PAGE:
• Jane SAUNT: Decorative Plasterwork in England, 1660-1700: Form, Materiality and Making (supervised by Christine Stevenson)

2015-16

  • Thomas ARDILL: Between God, Art and Mammon: Religious Painting as a Public Spectacle in Britain, c. 1800-32 (supervised by Christine Stevenson)
  • Emily MANN: Architecture and the Negotiation of Empire in the Early Modern Atlantic World (supervised by Christine Stevenson)
  • Anya MATTHEWS: London’s Livery Halls, c. 1603-84: Their Architecture and Political Uses (supervised by Christine Stevenson)

2014-15

  • Thomas BALFE: The Animal and the Edible in the Work of Joannes Fyt (1611-61) (supervised by Joanna Woodall)
  • Wolf BURCHARD: The Sovereign Artist. Charles Le Brun and the Art of Absolutism, 1665-79 (supervised by Katie Scott)
  • John CHU: The Fortunes of Fancy Painting in Eighteenth-Century England (supervised by David Solkin)
  • Hope WALKER: Netherlandish Painters in Tudor London, 1560-80 (supervised by Joanna Woodall)
  • Giulia WESTON: Niccolo Tornioli: the life and times of a Sienese painter in seventeenth-century Rome (supervised by Sheila McTighe)
  • Francesca WHITLUM-COOPER: Itinerant Pastellists: Circuits of Movement in Eighteenth-Century Europe (supervised by Katie Scott)

2013-14

2012-2013:

  • Jocelyn ANDERSON: Country House Guide Books in the Late Eighteenth Century (supervised by Christine Stevenson)
  • Deborah BABBAGE IORNS: Companionship and Collaboration: Rembrandt’s Pendant Marriage Portraiture (supervised by Joanna Woodall)
  • Ketty GOTTARDO: Print Culture in Rome in the Age of Barberine (supervised by Sheila McTighe)
  • Edouard KOPP: Sculpted Sanguines: Edme Bouchardon as a Draughtsman (supervised by Katie Scott)
  • Edward PAYNE: Ribera’s Saints: Representing Body and Soul (supervised by Sheila McTighe)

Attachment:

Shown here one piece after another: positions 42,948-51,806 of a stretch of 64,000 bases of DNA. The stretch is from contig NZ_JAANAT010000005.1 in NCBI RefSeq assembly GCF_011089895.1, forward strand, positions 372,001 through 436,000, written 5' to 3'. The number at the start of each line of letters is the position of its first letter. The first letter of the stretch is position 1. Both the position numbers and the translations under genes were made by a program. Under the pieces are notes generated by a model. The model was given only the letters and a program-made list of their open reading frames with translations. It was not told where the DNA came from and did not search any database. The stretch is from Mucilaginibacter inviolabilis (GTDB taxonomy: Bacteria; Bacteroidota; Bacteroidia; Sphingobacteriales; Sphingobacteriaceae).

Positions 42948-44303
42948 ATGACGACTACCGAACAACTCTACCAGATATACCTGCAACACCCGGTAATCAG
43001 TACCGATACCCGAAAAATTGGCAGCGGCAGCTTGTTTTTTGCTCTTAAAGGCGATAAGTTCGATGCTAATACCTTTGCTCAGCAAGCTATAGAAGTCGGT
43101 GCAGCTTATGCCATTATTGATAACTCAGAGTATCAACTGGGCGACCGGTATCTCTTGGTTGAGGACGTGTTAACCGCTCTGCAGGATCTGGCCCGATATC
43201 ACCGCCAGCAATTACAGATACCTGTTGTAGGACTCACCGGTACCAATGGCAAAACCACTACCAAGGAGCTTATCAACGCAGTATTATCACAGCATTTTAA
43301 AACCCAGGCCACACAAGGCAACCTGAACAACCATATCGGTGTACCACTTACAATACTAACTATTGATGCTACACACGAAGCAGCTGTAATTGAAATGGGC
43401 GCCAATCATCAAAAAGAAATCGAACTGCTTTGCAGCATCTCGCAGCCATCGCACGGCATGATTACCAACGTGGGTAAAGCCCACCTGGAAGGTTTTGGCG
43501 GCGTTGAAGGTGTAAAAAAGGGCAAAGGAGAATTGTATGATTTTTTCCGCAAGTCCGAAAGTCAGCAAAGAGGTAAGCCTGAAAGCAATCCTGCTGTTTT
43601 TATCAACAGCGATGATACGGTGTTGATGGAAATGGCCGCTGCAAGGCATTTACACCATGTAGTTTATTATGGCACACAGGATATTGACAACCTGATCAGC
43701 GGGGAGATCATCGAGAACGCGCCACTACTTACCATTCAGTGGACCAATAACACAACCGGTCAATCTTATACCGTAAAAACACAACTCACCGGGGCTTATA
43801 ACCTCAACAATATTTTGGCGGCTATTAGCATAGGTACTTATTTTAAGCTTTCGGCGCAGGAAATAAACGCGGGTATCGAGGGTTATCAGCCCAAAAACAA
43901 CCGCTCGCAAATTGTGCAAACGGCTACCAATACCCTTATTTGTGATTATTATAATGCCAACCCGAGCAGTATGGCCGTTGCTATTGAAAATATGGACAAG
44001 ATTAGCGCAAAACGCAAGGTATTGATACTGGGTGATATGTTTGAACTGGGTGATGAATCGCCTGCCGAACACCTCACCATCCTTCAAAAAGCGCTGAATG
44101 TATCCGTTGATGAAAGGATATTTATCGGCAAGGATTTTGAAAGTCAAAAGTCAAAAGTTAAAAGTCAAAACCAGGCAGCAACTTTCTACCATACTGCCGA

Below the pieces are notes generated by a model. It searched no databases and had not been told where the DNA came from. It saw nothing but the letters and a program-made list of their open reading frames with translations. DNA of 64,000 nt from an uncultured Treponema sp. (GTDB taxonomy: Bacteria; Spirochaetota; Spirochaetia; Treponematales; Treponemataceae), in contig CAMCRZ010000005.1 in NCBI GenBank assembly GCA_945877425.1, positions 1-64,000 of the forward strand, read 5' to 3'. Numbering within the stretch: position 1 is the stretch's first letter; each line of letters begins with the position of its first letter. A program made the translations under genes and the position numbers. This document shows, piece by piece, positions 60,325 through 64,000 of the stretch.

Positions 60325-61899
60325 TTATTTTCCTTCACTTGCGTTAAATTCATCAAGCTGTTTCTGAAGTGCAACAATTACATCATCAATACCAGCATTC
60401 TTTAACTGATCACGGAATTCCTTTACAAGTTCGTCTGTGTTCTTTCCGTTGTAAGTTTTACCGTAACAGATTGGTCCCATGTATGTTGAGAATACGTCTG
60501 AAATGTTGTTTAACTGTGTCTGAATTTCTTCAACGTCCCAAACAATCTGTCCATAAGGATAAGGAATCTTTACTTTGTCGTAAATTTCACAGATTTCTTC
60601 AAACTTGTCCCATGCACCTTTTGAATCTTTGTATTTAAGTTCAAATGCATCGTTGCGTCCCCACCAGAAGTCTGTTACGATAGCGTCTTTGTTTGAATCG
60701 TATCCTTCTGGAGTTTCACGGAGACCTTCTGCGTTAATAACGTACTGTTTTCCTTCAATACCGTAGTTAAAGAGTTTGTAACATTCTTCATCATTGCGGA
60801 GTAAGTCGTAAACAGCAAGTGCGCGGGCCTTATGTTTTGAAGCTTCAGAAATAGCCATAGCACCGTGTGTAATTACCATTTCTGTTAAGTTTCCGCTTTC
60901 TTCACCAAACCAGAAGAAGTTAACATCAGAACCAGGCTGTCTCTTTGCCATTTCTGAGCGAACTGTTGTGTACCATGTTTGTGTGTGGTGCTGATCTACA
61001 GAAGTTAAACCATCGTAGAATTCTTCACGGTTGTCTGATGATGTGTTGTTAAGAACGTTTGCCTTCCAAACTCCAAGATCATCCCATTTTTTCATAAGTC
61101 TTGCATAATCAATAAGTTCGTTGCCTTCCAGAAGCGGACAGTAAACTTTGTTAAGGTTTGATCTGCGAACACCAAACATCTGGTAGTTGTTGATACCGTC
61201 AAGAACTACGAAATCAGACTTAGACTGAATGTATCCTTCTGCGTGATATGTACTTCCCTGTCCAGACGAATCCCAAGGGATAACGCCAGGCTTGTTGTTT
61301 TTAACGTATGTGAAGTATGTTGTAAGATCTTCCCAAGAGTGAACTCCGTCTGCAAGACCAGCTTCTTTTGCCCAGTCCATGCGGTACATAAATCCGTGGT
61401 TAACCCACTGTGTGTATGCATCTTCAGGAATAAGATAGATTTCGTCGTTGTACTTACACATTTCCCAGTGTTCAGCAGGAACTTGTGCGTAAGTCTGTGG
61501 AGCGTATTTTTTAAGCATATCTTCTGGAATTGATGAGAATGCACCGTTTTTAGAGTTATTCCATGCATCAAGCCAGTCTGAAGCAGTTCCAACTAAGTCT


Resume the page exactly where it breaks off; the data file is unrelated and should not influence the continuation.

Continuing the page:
• Andrey SHABANOV: Peredvizhniki, or the Wanderers: the social history of an artists’ movement in later nineteenth-century Russia (supervised by David Solkin)

PAST MA THESES

Supervised by Dr. Sheila McTighe:

2008-2009:

  • Hendrick Goltzius’s Virtuoso Engravings of the 1590s and Karel van Mander’s ‘Schilder-Boeck’ of 1604: A New Notion of Style
  • Raimondi’s Dream: The Oneiric Repose of the Sexualised Female in the Dream of Raphael
  • Stefano della Bella’s Hand-Screen with Rebuses: Exploring the Boundaries between Pictorial and Textual Expression in Seventeenth-Century Printmaking
  • Printing the Ottoman Empire: Geography and Pieter Coecke van Aelst’s ‘Ces Moeurs et Fachons de Faire de Turcz’

Supervised by Katie Scott:

2008-2009:

  • Disentangling Porcelain: Textile Motifs as Decoration on Sèvres Porcelain
  • From the Four Corners of the World to the Four Corners of a Chessboard: How the Colonial Trade Influenced the Image of the Black in Eighteenth-Century French Decorative Arts
  • Defining Bijoux: From Natural Curiosity to Corporeal Exoticism in Eighteenth-Century French Jewellery
  • Lazare Duvaux’s ‘Livre Journal’: An Analysis of Eighteenth-Century French Porcelain Consumption

Supervised by David Solkin:

2008-2009:

  • Putting China in its Place: Costume and Imperial Ideology in William Alexander’s ‘The Costume of China’
  • At the Shrine of the Pretty Brown Girl: John Webber’s Poedua, Daughter of Oree
  • Displays of Ambition: Benjamin West’s ‘Lord Clive Receiving the Grant of the Diwani’

Supervised by Christine Stevenson:

2008-2009:

  • John Carr: Designs for a Modern Countryside
  • Poetic Architecture in the Seventeenth Century: Country Houses in Print
  • The Gothic Viewing Platform in the Eighteenth-Century English Landscape Garden
  • The Unlabelled Space: Transition and the Subject in Wren’s Architecture
  • ‘A College for the Mission?’ Codrington College Barbados (1710-1745)
  • Memorialisation, Representation, Realisation: James Gibbs’ Radcliffe Camera (1712-1752)

 

Supervised by Joanna Woodall:

2008-2009:

  • Looking at the Quack in Seventeenth-Century Netherlandish Art
  • Pregnancy in Vermeer’s Art: Studies on the Ambivalence between the ‘Masculine’ and the ‘Feminine’ Beholder
  • Undefining ‘Merry Companies’: Broadening the Interpretation of Seventeenth-Century Dutch Merry Company Scenes
  • Boundaries, Confinement and Silence: Ten Versions of Frans Hals’s ‘Malle Babbe’
  • Case Notes: Comprehending Knowledge in Cornelius Johnson’s ‘Portrait of a Physician (1637)